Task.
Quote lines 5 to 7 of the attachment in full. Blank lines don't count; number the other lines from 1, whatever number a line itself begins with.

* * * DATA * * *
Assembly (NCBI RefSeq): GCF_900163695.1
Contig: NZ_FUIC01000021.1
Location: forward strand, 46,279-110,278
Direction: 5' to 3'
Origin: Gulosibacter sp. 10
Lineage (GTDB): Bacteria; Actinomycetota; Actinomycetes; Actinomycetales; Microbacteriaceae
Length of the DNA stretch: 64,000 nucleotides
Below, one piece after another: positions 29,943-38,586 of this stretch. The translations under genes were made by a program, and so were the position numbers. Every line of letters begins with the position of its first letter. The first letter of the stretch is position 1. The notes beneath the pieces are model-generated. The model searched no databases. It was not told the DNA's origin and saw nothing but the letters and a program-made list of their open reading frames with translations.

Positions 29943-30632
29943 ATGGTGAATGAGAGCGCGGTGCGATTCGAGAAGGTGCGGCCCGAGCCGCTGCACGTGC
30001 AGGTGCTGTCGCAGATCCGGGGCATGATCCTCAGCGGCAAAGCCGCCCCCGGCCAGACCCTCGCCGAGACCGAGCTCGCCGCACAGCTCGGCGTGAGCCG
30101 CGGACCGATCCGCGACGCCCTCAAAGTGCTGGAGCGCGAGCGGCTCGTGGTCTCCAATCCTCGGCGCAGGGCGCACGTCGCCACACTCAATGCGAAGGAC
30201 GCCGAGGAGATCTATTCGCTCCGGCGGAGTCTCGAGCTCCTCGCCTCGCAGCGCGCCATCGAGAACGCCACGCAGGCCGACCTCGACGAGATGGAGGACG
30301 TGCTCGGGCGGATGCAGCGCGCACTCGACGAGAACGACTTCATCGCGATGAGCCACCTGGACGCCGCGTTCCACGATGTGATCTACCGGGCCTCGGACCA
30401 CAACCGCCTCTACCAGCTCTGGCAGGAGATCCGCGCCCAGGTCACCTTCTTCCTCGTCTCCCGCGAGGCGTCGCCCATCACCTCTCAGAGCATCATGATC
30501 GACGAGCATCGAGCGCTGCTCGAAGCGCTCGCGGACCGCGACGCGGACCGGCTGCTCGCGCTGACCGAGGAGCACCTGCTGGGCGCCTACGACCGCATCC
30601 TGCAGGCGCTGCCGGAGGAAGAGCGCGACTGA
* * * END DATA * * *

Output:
Origin: Gulosibacter sp. 10
Lineage (GTDB): Bacteria; Actinomycetota; Actinomycetes; Actinomycetales; Microbacteriaceae
Length of the DNA stretch: 64,000 nucleotides